Opgedragen aan de steenbakkers (Dedicated to the Brickmakers), 1967. Found materials, 162 x 266 x 23 cm. Photo: Stany Dederen, Courtesy Provincie Antwerpen

Love, Hope, and Socialism: A Conversation with Camiel Van Breedam

Belgian artist Camiel Van Breedam launched his career in the late 1950s, when peinture informelle (abstract gestural painting) was still going strong. At an early stage, he made the leap from abstract geometric painting, with an emphasis on matter, to assemblage sculpture and collage—works, both formalist and historicizing, made from ordinary laborer’s tools and the remnants of shuttered factories, and often fraught with meaning. Van Breedam has always been drawn to the early Modernists, who embraced mostly abstract principles of design, but his work blends those principles with influences from other times and cultures to form a hybrid language that serves his personal and political convictions.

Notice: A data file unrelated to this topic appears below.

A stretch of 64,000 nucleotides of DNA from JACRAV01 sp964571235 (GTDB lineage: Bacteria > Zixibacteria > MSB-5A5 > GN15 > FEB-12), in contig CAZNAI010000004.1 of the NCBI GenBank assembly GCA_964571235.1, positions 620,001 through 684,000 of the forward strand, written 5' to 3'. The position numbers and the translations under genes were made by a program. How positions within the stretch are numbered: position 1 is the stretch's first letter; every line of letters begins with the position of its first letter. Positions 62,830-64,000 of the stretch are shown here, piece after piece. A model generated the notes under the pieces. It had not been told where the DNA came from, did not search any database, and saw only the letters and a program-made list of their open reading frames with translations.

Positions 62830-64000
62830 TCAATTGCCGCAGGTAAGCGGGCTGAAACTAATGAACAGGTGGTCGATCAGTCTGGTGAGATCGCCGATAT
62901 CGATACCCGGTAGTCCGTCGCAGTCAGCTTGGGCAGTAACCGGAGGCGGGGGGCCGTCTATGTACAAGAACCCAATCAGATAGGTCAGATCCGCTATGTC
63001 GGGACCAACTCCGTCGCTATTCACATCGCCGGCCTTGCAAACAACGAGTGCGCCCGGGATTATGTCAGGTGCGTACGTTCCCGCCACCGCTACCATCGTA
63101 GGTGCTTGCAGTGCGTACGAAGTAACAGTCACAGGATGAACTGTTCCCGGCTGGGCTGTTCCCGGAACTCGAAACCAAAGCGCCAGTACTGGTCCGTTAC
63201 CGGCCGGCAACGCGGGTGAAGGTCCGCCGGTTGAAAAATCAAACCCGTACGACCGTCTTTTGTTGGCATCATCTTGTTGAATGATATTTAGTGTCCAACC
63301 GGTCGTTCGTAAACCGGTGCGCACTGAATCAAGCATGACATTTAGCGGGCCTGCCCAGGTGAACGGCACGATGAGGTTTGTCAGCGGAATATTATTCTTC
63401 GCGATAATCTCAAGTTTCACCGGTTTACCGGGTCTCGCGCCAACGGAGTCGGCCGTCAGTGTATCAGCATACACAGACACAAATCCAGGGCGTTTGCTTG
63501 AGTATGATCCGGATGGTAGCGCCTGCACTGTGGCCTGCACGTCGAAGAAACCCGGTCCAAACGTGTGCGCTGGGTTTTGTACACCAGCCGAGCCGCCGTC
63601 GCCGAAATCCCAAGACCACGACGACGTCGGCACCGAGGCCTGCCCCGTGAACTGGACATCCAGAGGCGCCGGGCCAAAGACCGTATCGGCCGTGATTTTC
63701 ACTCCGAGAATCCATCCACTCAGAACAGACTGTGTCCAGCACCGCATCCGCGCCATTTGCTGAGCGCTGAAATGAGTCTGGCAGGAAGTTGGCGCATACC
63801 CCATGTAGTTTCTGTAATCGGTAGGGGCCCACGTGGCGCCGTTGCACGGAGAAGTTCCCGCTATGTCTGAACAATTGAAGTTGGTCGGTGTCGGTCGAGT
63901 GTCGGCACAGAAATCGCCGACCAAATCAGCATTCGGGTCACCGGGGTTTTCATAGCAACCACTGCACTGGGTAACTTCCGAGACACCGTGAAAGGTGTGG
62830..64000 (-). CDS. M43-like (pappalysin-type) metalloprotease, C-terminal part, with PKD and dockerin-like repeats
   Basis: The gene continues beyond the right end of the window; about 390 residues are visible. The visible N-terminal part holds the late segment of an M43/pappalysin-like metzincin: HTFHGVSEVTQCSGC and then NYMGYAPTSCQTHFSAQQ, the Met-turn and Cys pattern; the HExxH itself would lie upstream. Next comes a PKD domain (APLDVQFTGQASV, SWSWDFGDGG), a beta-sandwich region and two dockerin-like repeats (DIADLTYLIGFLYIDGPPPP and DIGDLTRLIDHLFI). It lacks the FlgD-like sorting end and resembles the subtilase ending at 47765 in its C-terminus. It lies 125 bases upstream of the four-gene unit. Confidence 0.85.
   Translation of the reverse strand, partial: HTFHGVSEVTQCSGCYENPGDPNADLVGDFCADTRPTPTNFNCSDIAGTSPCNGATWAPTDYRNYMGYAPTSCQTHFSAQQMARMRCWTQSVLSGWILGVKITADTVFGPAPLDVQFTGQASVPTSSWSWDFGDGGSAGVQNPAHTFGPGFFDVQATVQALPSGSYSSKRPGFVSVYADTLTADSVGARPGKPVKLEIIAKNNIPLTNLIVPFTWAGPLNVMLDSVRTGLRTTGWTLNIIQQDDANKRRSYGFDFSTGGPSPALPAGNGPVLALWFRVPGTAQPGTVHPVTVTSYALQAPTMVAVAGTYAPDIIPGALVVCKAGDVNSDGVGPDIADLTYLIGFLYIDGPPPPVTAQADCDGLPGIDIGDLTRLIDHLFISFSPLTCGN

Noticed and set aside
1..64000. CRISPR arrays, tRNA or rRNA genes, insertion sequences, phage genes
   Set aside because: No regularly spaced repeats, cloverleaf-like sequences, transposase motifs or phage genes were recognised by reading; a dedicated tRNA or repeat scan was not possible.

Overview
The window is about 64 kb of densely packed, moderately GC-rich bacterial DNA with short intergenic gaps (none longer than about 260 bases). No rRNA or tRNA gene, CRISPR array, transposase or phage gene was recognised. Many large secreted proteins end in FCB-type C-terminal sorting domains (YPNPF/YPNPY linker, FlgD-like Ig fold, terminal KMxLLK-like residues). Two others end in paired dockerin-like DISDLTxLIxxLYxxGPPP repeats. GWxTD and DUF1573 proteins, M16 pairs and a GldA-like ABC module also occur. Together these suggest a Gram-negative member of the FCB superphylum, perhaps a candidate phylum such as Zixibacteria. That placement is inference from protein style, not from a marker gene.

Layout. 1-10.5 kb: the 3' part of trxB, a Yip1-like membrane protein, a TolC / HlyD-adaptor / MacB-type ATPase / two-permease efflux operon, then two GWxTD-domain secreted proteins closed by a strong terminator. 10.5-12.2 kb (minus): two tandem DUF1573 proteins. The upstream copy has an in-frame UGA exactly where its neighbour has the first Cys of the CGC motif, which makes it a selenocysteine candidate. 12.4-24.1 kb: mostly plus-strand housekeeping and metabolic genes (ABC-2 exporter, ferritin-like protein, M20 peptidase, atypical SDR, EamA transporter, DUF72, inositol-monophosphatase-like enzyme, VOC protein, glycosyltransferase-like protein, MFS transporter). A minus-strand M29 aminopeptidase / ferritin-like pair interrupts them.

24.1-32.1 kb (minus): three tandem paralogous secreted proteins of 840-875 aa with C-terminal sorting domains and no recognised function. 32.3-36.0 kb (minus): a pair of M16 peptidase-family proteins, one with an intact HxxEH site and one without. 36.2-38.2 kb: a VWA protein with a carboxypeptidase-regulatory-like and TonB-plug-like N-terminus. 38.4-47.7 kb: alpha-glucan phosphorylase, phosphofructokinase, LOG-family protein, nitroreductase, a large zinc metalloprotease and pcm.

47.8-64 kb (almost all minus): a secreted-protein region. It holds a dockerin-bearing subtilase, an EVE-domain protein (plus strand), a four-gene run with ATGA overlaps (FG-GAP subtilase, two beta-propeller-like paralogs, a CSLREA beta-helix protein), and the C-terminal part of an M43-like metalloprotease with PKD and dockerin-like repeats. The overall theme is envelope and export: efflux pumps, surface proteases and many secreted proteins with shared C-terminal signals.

Van Breedam’s empathy for what is old, broken, worn down, or simply considered irrelevant is a reflec- tion of his compassion for humanity. He is a deeply engaged artist, who feels intensely. Poetic, and sometimes nostalgic, his sculptures and installations can also descend into sorrow and bristle with rage; irony and cynicism, on the other hand (so often a part of modern and contemporary practice), find no place in his work.

Michaël Amy: Your name is unusual.
Camiel Van Breedam:
Camiel is not uncommon in Belgium, though it is more often written as Kamiel, or the French Camille. . .

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